Man-made chemicals, including CFCs, the production of which the developed world is now repressing, take 10 to 15 years to work their way upwards. In cooler temperatures, they are much more damaging to ozone.
The total combined abundance of ozone depleting substances (ODS) in the lower atmosphere peaked in about 1994 and is now slowly declining. While total chlorine is declining, total bromine is still increasing, as is the abundance of CFC substitutes. If reductions in the use of ODS continue as envisaged in the Montreal Protocol, then concentrations of these substances in the stratosphere should have peaked between 1997 and 1999, and should begin to decline during the next century. The rate of decline in stratospheric ozone levels at mid-latitudes has already started to slow. The unusually low ozone values above the Arctic in late winter/spring observed in six out of the past nine years could have been accentuated by the unusually cold and prolonged stratospheric winters experienced during those six years.
CFC production in developing countries, notably Brazil, China, India, Republic of Korea, Mexico and Venezuela, more than doubled between 1986 and 1996, while consumption rose by some 10 per cent. Because production levels in the years 1995-97 will be used as base levels to determine the timing of phase out in developing countries, scheduled to begin in mid-1999 with elimination due by 2010, the current high production will inflate the allowed levels of production for years to come. The Russian Federation will not eliminate its production of CFCs before the year 2000, and some of the European transition economies are experiencing economic and technical difficulties with CFC substitution.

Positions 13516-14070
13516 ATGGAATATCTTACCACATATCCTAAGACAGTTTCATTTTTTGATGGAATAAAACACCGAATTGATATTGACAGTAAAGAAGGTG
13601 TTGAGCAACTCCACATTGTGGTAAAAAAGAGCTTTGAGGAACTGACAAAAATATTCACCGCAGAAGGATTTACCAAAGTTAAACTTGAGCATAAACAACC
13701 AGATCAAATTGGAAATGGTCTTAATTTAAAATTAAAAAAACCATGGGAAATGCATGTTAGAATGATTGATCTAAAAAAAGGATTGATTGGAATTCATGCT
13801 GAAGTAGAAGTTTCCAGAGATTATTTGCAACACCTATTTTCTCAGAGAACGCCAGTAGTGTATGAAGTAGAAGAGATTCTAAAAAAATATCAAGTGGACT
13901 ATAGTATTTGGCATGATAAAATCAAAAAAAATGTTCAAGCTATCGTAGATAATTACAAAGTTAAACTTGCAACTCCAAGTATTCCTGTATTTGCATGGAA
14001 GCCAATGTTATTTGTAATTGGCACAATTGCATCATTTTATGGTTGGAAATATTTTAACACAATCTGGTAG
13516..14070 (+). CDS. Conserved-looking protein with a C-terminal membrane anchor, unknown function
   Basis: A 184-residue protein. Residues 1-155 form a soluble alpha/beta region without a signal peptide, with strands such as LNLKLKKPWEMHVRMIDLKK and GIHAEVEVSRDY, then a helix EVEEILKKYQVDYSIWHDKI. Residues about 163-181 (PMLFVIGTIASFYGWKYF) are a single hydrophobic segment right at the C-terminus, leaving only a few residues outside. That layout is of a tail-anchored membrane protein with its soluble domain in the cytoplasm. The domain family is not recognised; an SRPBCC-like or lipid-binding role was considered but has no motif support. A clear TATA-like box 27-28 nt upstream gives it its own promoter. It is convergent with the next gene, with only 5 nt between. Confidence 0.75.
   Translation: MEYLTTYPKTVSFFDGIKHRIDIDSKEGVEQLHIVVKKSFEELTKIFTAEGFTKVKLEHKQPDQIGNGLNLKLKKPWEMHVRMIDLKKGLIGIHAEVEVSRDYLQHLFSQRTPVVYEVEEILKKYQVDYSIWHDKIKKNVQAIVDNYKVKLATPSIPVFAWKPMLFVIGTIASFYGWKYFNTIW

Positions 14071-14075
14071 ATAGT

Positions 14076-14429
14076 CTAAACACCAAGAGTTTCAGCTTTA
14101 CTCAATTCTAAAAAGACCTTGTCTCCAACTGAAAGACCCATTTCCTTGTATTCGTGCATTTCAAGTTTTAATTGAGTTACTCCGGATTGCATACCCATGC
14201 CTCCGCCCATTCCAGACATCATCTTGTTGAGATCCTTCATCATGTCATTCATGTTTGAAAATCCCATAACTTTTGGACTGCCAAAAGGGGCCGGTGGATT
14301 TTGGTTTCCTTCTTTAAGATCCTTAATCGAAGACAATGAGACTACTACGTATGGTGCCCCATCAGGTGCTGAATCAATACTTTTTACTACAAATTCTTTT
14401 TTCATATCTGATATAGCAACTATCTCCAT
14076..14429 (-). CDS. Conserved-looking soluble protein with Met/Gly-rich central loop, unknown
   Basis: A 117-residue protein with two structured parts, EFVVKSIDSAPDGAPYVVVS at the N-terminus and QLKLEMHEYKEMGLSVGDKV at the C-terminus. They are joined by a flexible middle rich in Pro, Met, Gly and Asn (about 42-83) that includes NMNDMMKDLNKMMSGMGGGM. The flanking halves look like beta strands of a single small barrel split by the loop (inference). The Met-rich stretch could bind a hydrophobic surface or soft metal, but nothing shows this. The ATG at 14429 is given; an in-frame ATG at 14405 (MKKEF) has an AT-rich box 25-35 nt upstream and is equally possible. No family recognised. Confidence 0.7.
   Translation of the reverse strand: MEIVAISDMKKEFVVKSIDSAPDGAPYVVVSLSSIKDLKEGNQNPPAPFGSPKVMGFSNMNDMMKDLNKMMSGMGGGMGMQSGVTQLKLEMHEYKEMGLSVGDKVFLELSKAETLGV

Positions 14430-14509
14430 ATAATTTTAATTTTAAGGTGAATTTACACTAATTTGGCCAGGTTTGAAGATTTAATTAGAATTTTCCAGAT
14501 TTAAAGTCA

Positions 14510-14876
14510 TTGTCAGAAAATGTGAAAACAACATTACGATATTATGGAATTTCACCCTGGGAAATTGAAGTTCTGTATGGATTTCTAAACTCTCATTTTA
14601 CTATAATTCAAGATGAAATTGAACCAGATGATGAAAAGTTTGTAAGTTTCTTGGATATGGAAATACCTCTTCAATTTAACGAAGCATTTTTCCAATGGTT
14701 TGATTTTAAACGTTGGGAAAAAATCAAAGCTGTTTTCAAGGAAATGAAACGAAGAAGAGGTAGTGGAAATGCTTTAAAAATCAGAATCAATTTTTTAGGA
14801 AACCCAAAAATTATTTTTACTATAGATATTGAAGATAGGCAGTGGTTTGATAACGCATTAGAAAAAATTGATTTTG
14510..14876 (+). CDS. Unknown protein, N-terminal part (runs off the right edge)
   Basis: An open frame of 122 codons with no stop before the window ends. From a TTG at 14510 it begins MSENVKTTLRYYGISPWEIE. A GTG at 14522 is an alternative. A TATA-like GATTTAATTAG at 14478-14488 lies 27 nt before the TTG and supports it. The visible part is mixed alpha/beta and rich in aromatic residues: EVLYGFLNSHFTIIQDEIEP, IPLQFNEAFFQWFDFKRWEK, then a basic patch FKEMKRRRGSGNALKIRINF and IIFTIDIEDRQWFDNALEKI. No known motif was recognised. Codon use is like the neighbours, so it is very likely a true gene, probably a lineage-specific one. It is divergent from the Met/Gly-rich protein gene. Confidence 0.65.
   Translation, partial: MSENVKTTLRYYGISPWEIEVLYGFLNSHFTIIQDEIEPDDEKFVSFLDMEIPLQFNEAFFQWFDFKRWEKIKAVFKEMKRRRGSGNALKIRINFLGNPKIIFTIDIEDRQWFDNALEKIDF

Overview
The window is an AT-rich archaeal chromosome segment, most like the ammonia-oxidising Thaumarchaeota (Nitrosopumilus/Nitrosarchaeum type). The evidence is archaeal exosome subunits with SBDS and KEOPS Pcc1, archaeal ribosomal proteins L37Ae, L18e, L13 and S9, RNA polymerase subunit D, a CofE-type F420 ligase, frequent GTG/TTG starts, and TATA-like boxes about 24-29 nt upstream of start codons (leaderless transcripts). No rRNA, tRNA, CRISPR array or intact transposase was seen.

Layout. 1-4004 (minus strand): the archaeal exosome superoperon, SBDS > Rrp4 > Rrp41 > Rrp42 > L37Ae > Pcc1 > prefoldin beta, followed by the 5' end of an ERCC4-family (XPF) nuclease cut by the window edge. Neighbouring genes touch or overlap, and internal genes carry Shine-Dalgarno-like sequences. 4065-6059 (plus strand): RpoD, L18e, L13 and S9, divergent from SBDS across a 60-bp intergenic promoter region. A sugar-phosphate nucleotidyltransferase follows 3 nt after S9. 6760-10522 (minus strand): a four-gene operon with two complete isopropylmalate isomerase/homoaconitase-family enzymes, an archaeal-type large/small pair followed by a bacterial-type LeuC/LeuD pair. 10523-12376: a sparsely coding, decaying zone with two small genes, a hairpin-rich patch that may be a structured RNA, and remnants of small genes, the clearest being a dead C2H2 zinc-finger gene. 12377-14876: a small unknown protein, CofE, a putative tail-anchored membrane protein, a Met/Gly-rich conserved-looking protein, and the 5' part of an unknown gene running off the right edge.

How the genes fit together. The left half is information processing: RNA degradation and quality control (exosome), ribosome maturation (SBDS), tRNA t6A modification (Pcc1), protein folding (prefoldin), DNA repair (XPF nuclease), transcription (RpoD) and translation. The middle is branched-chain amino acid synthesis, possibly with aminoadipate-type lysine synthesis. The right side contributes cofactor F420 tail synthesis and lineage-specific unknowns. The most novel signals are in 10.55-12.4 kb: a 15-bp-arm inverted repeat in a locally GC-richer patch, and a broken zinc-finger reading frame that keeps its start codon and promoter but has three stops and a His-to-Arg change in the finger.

This strategy features in the framework of Agenda 21 as formulated at UNCED (Rio de Janeiro, 1992), now coordinated by the United Nations Commission on Sustainable Development and implemented through national and local authorities.
Lobbying efforts of Friends of the Earth International are focused on phasing-out of ozone depleting substances and improving the effectiveness of the Multilateral Ozone Fund. It also has seats on two UNEP committees and observer status at the World Bank's Ozone Operation Resource Group.
The Montreal Protocol was developed in 1987 and is tied to the Vienna Convention on the Protection of the Ozone Layer. The signatories to the Protocol agreed to a plan to reduce the use of Chlorofluorocarbons (CFCs) by 50 percent by the year 2000. Additionally, they agreed to freeze future halon use at or below the 1987 consumption levels. In 1992, the Protocol was re-negotiated, and the signatories agreed to more ambitious goals for the phase-out plan of CFCs and halons. In addition, they agreed to establish phase-out dates for 1,1,1 trichloroethane and carbon tetrachloride. A fund was established to co-finance the phase-out in developing countries and these countries were also granted additional time to achieve the phase-out.